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When you bring on a new employee, your goal is usually to keep them around as long as possible. After all, each new hire is an investment and the longer they stay on board, the more valuable they can become.

But figuring out exactly is a new employee will last isn’t always easy. Luckily, there are a few signs that suggest they could stick with it for the long-term. Here’s what you want to keep your eye on when evaluating your new hire.

Passion

When a person is passionate about their field or role, they are better equipped to handle challenges. Why? Because they are motivated by their interest, increasing the odds that they will strive to persevere and remain committed during trying times.

Without passion, a small obstacle on the road to success may be enough to send them reeling. Essentially, if their heart isn’t in the work, then they may not be motivated to stick with it or go the extra mile, even when it is necessary.

Proactiveness

A new employee that is proactive on the job is more likely to last. Being willing to go above and beyond or constantly seeking out new opportunities to contribute once their core tasks are done shows they are dedicated to the company and position.

In contrast, someone who isn’t proactive may only do what is absolutely required of them to keep their job. They aren’t seeking out chances to improve their workplace or make a bigger, positive impact, and that could be a signal they won’t last indefinitely.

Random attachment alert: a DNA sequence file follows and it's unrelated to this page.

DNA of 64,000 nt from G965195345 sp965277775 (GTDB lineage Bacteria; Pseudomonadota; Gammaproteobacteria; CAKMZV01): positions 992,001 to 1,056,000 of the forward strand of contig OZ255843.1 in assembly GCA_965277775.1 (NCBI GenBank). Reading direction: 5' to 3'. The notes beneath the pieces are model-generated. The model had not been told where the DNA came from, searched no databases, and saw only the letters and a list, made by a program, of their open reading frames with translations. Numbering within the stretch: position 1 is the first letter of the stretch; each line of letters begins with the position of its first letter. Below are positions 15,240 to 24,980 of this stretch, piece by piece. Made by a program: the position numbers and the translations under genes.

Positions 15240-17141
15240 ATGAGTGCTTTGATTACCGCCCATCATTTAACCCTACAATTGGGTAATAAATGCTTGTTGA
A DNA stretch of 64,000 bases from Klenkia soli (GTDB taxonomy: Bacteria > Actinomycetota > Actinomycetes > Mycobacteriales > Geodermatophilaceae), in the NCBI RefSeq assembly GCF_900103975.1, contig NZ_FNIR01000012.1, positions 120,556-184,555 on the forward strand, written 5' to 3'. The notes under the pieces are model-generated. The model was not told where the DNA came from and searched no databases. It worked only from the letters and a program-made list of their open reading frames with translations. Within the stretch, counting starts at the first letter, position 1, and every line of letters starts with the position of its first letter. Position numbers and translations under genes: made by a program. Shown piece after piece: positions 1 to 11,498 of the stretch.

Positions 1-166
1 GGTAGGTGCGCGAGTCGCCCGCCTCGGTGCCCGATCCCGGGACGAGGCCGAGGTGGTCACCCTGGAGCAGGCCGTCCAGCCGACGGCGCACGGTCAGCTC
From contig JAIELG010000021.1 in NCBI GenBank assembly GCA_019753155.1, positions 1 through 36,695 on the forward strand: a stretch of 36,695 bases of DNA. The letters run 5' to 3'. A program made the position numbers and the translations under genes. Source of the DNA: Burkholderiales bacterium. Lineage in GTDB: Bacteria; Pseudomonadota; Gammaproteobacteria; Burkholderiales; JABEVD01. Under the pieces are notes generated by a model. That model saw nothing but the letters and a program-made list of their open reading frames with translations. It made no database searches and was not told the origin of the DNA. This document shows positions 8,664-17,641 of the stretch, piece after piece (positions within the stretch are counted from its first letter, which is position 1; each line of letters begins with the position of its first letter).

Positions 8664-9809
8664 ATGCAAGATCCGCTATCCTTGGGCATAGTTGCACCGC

Capacity

If a new employee doesn’t actually have the capacity to excel in the role, they probably won’t last. This can happen when a job seeker misrepresents their skills or when a hiring manager underestimates what it takes to flourish in the position, leading to a poor hiring decision.

Capacity is usually both mental and physical. The new employee has to be able to handle the nature of the work on all fronts. Otherwise, it’s going to be more challenging than they can likely tolerate.

Attitude

A single employee with a bad attitude can be poisonous to a team. While these kinds of workers may not choose to leave the role, keeping them isn’t always the right move, especially if they are harming morale beyond themselves.

At times, nothing is more valuable than a positive attitude. It ensures the new employee is a pleasure to work with, including from the perspective of customers, managers, and co-workers. Plus, it shows their spirits are high, increasing the odds they are equipped to handle the stresses of the role.

All of the signs above suggest a new hire will last. If you’d like to learn more about evaluating your new hires or are looking for the ideal candidate for a vacant position, the professionals at The Advance Group can help. Contact us to learn more about our services and see how our hiring expertise can benefit you.

 

 

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